A senior UN official on Wednesday warned that the famine in Somalia has not seen "the peak of the crisis as further deterioration is considered likely.", Xinhua reported.
Catherine Bragg, the UN assistant secretary-general for humanitarian affairs and deputy emergency relief coordinator, made the remarks when she briefed the Security Council on the "most severe humanitarian crisis in the world today."
Just three weeks ago, the UN declared famine when malnutrition rates among children exceeded 30 percent, more than two people per 10,000 die per day; and people were unable to access food and other basic necessities.
"We have not yet seen the peak of the crisis as further deterioration is considered likely given the very high levels of both severe acute malnutrition and under 5 mortality in combination with an expectation of a continued increase in low cereal prices, and a below-average rainy season harvest," Bragg said.
She said that nationwide, 3.7 million people are in crisis with 3.2 million people in need of immediate, lifesaving assistance, 2. 8 million of whom are in the south central Somalia.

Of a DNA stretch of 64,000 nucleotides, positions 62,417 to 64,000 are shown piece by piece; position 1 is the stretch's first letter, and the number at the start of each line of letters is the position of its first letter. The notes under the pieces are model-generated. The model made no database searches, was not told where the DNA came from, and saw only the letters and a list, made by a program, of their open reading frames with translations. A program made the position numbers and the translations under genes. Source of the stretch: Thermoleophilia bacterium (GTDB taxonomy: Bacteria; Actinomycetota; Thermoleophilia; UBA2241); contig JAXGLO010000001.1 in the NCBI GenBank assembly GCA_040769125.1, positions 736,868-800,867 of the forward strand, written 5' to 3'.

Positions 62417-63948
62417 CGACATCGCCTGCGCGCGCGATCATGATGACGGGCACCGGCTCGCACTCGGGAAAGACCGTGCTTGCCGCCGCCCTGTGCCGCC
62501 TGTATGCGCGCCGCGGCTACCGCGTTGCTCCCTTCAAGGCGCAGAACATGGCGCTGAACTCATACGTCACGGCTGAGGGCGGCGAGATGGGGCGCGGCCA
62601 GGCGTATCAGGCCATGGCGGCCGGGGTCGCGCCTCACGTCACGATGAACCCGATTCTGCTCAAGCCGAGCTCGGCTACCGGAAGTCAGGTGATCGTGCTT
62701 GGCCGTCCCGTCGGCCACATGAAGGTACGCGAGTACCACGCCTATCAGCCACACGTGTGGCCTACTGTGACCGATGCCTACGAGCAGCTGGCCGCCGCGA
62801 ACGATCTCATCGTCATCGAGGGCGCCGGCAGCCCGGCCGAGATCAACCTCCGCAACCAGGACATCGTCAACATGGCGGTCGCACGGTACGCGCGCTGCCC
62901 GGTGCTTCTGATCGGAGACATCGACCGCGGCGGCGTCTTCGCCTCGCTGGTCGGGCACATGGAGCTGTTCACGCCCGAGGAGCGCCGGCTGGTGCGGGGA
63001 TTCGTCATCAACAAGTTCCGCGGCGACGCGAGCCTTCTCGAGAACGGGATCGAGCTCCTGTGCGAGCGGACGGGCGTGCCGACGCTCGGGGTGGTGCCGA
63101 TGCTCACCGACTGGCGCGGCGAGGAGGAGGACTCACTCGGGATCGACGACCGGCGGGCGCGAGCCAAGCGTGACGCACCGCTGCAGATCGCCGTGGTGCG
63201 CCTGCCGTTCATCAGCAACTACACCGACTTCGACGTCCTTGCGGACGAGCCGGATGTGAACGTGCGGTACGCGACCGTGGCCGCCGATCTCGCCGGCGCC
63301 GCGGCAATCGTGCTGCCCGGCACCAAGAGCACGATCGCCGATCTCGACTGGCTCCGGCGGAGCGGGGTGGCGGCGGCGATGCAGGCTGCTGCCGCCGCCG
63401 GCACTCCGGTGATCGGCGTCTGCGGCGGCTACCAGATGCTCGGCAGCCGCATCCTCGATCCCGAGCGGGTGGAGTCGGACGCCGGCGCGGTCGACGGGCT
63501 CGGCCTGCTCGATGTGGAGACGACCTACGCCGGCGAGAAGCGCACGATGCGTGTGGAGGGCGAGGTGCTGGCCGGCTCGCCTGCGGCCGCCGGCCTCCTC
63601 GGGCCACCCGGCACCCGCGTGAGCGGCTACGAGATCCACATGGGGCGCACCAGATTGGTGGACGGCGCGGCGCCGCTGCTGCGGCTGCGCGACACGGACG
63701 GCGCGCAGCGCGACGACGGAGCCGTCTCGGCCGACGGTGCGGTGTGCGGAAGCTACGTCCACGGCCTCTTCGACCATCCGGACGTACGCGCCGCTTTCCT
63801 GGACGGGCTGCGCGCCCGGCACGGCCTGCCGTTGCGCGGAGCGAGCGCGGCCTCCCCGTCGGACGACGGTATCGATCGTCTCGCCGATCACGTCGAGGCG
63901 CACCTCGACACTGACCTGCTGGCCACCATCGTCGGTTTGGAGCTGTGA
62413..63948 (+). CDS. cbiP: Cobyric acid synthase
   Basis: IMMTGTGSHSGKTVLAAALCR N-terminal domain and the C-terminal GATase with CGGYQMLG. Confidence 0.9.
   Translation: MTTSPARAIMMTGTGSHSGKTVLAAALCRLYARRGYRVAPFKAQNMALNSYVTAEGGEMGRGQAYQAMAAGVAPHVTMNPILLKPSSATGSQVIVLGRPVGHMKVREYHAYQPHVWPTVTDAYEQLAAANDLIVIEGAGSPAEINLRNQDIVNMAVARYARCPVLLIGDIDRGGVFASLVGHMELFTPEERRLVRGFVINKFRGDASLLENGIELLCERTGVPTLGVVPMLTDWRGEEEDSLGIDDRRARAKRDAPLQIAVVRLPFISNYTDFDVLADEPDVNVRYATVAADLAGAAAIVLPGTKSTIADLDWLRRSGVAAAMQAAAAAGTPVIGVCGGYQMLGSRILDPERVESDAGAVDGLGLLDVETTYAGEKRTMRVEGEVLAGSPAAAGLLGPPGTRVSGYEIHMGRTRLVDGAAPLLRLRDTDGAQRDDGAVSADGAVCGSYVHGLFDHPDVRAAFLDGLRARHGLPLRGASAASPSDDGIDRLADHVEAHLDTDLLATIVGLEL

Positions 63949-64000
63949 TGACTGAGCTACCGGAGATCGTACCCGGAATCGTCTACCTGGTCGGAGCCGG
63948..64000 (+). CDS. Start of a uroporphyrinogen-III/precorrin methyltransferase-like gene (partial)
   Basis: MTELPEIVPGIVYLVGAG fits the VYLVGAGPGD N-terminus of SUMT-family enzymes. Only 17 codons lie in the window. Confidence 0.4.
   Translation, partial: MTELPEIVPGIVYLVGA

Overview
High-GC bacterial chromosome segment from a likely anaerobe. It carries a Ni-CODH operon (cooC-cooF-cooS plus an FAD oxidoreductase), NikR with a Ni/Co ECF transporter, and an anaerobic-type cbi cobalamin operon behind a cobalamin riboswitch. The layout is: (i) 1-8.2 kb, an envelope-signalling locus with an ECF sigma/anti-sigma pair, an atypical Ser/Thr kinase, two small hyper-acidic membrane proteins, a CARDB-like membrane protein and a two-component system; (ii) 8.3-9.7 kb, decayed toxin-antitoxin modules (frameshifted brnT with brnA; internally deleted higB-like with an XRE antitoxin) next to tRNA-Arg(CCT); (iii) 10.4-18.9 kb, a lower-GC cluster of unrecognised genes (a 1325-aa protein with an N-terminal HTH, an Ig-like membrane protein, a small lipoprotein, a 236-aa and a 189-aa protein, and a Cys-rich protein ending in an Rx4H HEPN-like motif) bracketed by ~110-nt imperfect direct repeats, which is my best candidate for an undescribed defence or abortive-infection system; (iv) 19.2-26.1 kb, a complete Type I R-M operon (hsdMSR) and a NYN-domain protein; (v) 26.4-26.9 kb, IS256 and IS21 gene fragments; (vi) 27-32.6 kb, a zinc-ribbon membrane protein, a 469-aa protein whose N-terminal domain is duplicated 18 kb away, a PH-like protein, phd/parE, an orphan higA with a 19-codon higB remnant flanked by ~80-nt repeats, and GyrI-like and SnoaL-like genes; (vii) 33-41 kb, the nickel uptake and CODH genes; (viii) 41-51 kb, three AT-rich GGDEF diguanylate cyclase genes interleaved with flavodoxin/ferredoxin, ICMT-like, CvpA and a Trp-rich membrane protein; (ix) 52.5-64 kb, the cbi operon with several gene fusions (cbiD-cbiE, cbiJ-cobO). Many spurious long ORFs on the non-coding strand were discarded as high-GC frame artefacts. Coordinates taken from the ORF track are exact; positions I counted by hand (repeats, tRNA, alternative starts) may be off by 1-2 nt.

With the drought, Bragg said it has generated displacement on a large scale within Somalia as refugee outflows into Kenya and Ethiopia.
A massive multi-sectoral response is critical to prevent additional deaths and total livelihood and social collapse, she said.
With Islamic insurgent group Al Shabaab vacating capital, Mogadishu, Bragg said it "remains unclear if this move is a complete pull out, or a change of tactics," noting that this new scenario will impact the overall security situation.
The UN Consolidated Appeal for Somalia is funded at 46 percent, she said, noting that humanitarian partners require more than 560 million U.S. dollars for life saving assistance.
"In the region, we still urgently need 1.3 billion U.S. dollars to save lives."
A plane carrying humanitarian aid supplies landed in Mogadishu on Monday, said the Geneva-based United Nations Refugee Agency ( UNHCR).
The emergency airlift, which delivered 31 metric tons of emergency supplies is the first UNHCR airlift to Somalia in more than five years.
According to UNHCR spokesperson Andrej Mahecic, the second plane was scheduled for Thursday and the third one would bring in high-energy biscuits early next week.
UNHCR planned to assist some 180,000 people in Mogadishu and south central Somalia by the end of the month.